Creationist radiocarbon dating
So a stronger magnetic field in the past would have reduced the influx of cosmic rays.
This in turn would have reduced the amount of radiocarbon produced in the atmosphere.
If this is true, the earth’s magnetic field would have been much stronger at the time of the Flood, and the carbon-14 levels would be significantly smaller.
So if you mistakenly assume that the radiocarbon levels in the atmosphere and biosphere have always been the same as they are today, you would erroneously estimate much older dates for early human artifacts, such as post-Babel wooden statuettes in Egypt.
So the radiocarbon “puzzle” can be solved, but only in the biblical framework for earth history.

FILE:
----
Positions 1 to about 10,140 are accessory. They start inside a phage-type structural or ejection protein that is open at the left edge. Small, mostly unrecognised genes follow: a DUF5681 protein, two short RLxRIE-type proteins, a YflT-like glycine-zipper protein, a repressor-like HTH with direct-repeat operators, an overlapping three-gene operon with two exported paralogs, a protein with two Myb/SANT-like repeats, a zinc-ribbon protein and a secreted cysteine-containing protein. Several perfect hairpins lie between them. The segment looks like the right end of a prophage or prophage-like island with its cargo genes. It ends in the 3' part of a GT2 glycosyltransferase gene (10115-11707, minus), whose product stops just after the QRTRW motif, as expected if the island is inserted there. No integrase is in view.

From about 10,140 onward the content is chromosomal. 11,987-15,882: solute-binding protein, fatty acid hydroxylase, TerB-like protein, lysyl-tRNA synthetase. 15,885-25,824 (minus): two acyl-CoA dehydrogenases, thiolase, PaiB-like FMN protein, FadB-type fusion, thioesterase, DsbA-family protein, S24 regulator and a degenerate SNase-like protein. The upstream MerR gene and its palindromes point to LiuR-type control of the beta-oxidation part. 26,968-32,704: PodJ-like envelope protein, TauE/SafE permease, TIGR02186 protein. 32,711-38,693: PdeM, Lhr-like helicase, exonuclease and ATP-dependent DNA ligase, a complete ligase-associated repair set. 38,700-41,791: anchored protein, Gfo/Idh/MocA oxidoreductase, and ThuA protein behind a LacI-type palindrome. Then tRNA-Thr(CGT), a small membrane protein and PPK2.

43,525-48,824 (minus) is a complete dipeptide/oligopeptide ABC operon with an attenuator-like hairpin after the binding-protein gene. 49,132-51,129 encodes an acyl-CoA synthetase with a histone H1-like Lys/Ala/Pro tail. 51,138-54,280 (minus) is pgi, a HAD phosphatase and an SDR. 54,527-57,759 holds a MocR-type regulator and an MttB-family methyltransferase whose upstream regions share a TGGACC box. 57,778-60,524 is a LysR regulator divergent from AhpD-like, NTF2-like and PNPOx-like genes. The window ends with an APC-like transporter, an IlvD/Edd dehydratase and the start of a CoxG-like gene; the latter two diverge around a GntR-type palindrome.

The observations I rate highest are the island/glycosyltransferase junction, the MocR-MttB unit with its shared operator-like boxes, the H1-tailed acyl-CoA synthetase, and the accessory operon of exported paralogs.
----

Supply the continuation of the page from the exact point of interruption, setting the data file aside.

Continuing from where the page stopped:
Research is therefore underway to find a means of recalibrating the radiocarbon “clock” to properly account for the Flood and its impact on dates for the post-Flood period to the present.
Now if this model of the earth’s past radiocarbon inventory is correct, then a logical prediction follows.
For example, conventional radiocarbon dating gives an age of “48,000 years” for a coal bed deposited during the Flood, about 4,350 years ago.
This could be explained if the C ratio at the time of the Flood was only 1/200th the ratio of the present world.
Since all pre-Flood plants would have had the same low radiocarbon levels when they were buried, and they all formed into coal beds during that single Flood year, then those coal beds should all have the same low radiocarbon content. Samples from coal beds around the United States, ranging from Eocene to Pennsylvanian deposits, supposedly 40–320 million years old, all contain the same low radiocarbon levels equivalent to “ages” of 48,000–50,000 years.9 This makes sense only if these coal beds were all formed out of pre-Flood plants during the year-long Flood, about 4,350 years ago.
Carbon-14 dates of the same value are expected in creation theory but contrary to the expectations of conventional old-earth theory.